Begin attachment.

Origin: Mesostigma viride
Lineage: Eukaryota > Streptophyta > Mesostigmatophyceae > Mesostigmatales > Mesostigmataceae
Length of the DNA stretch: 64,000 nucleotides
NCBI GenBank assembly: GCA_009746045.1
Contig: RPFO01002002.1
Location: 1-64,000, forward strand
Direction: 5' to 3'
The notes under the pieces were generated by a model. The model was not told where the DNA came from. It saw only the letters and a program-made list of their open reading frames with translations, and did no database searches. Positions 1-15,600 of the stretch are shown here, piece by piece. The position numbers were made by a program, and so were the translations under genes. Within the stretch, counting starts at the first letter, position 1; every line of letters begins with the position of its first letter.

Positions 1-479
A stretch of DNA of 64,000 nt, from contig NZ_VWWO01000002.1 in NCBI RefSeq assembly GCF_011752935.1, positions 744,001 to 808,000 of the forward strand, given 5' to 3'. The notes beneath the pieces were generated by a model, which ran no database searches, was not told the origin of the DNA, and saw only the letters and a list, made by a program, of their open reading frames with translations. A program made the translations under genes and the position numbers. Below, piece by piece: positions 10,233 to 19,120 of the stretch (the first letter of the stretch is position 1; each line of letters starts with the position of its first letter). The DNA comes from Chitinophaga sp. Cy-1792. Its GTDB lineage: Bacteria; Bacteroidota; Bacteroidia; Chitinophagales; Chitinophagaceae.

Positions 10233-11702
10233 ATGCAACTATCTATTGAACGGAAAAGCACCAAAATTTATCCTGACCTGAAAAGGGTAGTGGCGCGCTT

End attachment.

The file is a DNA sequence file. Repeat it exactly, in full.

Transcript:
Origin: Mesostigma viride
Lineage: Eukaryota > Streptophyta > Mesostigmatophyceae > Mesostigmatales > Mesostigmataceae
Length of the DNA stretch: 64,000 nucleotides
NCBI GenBank assembly: GCA_009746045.1
Contig: RPFO01002002.1
Location: 1-64,000, forward strand
Direction: 5' to 3'
The notes under the pieces were generated by a model. The model was not told where the DNA came from. It saw only the letters and a program-made list of their open reading frames with translations, and did no database searches. Positions 1-15,600 of the stretch are shown here, piece by piece. The position numbers were made by a program, and so were the translations under genes. Within the stretch, counting starts at the first letter, position 1; every line of letters begins with the position of its first letter.

Positions 1-479
A stretch of DNA of 64,000 nt, from contig NZ_VWWO01000002.1 in NCBI RefSeq assembly GCF_011752935.1, positions 744,001 to 808,000 of the forward strand, given 5' to 3'. The notes beneath the pieces were generated by a model, which ran no database searches, was not told the origin of the DNA, and saw only the letters and a list, made by a program, of their open reading frames with translations. A program made the translations under genes and the position numbers. Below, piece by piece: positions 10,233 to 19,120 of the stretch (the first letter of the stretch is position 1; each line of letters starts with the position of its first letter). The DNA comes from Chitinophaga sp. Cy-1792. Its GTDB lineage: Bacteria; Bacteroidota; Bacteroidia; Chitinophagales; Chitinophagaceae.

Positions 10233-11702
10233 ATGCAACTATCTATTGAACGGAAAAGCACCAAAATTTATCCTGACCTGAAAAGGGTAGTGGCGCGCTT